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About the Story
You are informed that a new prisoner was brought in recently. Your job, as usual, is to interrogate him and determine whether he poses a threat to The Union. This should not be a problem. You are a trained interrogator.
10th Place - 11th Annual Interactive Fiction Competition (2005)
When writing this review, I've continually been aware that perhaps I'm taking
the game more seriously than it wants to be. I work at a human rights
organization directly involved with issues - U.S. detention and interrogation
policy, the proper role of civil liberties in wartime - which are very close
to those implicated by Eternal Vigilance. As a result, I found the premise of
being put in an interrogator's shoes and turned loose fascinating, if
disturbing, and was eager to explore the dynamics of security.
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Number of Reviews: 2
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Internal Vigilance is an extremely thought-provoking game Ė one where every action and its possible impact should be thought through twice. It starts out routinely enough: You are an agent for The Agency, which serves The Union, which apparently restricts the peopleís freedom in exchange for keeping them protected. You are tasked with interrogating a terrorist suspect. At first I was intrigued with the many conversation possibilities for this interrogation. However, thatís the one part of the game that left me disappointed. The suspect appears to be well-characterized in the beginning, but some of his actions become a little perplexing when he breaks very abruptly. From the initial impression I got of this NPC, I expected the interrogation scene to be a bit lengthier. It seemed as if the author was trying to move the story along faster than it would move naturally in favor of the events that are waiting for the player in the next few chapters of the game.
That speeding up of the first scene turned out to be at least partially justified, because the events after it are indeed worth exploring in more detail. In the beginning of the next scene, I got the impression that Internal Vigilance was trying to give itself a surreal feel, where none was necessary. Fortunately, I was mistaken. What I mistook for a surreal, little gimmick is actually a clever metaphor and plot device. In fact, at the conclusion of the game you will learn just how much your choices during this part affect the outcome. Throughout Internal Vigilance, there are many choices that will drastically affect your ending and there were times where I stared at the screen for a few minutes before making one of those choices.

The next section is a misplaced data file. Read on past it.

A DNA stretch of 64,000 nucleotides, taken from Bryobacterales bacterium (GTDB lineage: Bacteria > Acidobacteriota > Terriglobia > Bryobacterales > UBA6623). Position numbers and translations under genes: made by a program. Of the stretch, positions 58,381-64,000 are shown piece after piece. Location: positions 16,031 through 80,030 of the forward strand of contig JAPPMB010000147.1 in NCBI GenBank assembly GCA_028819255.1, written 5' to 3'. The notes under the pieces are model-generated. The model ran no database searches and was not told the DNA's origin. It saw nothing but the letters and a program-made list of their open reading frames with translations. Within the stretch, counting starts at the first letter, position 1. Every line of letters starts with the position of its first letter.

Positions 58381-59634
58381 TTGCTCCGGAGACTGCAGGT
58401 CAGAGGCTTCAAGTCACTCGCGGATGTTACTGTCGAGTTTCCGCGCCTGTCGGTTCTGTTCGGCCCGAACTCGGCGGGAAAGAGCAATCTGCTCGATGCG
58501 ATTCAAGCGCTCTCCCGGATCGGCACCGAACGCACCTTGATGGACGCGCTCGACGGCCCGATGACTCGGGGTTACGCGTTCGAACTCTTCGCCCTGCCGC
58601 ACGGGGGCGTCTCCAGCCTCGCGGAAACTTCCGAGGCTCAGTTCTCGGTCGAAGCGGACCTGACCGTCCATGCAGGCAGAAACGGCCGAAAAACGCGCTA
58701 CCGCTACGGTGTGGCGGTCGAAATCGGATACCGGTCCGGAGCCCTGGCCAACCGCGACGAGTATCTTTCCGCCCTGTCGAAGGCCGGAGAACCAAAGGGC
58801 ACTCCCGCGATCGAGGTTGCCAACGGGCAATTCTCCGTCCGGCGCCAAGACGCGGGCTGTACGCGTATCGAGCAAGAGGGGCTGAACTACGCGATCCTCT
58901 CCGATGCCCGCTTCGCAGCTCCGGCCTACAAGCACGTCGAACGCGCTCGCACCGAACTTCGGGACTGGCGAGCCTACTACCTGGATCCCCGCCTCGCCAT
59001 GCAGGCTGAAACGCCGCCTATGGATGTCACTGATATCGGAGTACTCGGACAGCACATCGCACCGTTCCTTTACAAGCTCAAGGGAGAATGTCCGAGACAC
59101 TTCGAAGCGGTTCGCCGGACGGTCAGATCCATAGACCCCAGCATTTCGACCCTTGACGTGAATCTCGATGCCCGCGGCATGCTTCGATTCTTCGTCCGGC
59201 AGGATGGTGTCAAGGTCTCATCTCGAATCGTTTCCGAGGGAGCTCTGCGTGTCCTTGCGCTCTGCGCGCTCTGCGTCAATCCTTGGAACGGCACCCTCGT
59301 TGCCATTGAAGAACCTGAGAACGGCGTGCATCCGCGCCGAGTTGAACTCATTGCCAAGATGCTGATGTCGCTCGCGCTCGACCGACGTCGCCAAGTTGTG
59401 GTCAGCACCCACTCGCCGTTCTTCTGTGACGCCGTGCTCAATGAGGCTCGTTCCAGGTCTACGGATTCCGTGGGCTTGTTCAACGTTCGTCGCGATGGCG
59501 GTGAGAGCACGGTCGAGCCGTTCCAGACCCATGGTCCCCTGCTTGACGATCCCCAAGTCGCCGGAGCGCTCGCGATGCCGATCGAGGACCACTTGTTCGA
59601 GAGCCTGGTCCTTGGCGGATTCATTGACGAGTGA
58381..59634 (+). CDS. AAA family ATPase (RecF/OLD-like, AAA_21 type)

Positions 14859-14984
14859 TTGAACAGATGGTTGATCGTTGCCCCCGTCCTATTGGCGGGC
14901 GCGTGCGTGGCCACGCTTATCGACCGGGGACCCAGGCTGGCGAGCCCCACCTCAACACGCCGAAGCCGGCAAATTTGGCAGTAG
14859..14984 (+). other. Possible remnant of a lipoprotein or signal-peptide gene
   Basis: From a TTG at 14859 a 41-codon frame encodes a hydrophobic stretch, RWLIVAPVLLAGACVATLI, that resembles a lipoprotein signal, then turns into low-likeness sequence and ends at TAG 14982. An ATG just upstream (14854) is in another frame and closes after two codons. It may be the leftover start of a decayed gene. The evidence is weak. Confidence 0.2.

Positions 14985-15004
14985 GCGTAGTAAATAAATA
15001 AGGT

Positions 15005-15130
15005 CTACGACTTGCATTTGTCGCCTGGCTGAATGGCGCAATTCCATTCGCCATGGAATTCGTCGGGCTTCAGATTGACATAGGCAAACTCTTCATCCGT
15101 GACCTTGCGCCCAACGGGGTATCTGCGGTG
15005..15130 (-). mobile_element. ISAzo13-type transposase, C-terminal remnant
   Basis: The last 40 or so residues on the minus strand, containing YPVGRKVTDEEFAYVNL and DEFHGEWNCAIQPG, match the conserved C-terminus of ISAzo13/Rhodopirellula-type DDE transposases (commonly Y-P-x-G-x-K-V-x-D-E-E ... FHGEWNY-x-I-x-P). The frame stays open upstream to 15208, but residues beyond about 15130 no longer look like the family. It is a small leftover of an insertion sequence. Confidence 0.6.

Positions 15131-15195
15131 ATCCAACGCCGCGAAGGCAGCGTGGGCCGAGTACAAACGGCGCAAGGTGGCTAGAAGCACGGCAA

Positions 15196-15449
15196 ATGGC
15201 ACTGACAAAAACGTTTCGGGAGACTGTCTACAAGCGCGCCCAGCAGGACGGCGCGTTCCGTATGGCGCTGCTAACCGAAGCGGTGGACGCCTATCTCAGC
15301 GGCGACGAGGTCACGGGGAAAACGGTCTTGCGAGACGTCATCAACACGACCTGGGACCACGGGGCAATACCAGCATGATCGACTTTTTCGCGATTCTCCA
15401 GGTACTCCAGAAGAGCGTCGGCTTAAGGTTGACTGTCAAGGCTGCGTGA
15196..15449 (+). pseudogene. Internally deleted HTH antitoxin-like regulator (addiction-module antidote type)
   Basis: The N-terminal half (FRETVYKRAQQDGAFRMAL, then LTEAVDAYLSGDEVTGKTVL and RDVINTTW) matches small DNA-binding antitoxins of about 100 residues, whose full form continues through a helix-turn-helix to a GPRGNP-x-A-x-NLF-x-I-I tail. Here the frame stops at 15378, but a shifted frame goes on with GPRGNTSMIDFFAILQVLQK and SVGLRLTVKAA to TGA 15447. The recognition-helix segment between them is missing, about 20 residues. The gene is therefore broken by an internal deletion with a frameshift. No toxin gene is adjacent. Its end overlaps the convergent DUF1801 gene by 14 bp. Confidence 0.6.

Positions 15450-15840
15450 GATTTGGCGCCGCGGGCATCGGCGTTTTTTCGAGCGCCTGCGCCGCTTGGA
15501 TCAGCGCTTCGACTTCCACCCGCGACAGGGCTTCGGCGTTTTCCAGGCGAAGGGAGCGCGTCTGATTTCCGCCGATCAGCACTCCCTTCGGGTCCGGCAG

Unfortunately, there are some implementation errors in Internal Vigilance. They donít take away from the general enjoyment of the game, but they did annoy me a bit in the beginning.
The desk it too heavy for that.
Little errors like that made me think that the author didnít care enough to iron out the game before publishing it. In fact, there are even some minor grammar mistakes and typos that could have been fixed with a thorough read-through. But all of those mistakes can be forgiven, because the premise of the game serves as a brilliant, thought-provoking experiment into concepts like freedom, government stability, and patriotism. There are nine endings in total and each ending is affected by the little choices the PC makes as a solitary agent. And those little choices sometimes affect the entire structure of the world around the PC.
Internal Vigilance made me think Ė really think deeply before each step in the game. Going through the story didnít feel effortless or instinctive. Every action was deliberate and laced with a small amount of bitterness for all the doors that closed when one opened. This isnít a game for a lunch break or a relaxing afternoon. This one has a high replay value and you might find yourself going back and back and back and frantically trying to change your responses to change the final outcome.
But no one outcome feels completely victorious. There is always that one grain of doubt in every ending that makes you want to go back and change things for the better. And I loved that about Internal Vigilance.
In this game, you play an interrogator of a terrorism suspect. You can be quite cruel as an interrogator, leading to some interesting moral choices for the player (do you identify with the government, or the terrorists?). After this, the game opens up more into a type of spy thriller.
The version that I played was reasonably well-polished. There were no major bugs that I could find.
It has 9 different endings depending on how your moral choices play out. I only got one real ending and several death endings.
It has some memorable NPC's, and uses the ask/tell system of conversation.
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This is version 12 of this page, edited by Simon Christiansen on 28 January 2014 at 12:27pm. - View Update History - Edit This Page - Add a News Item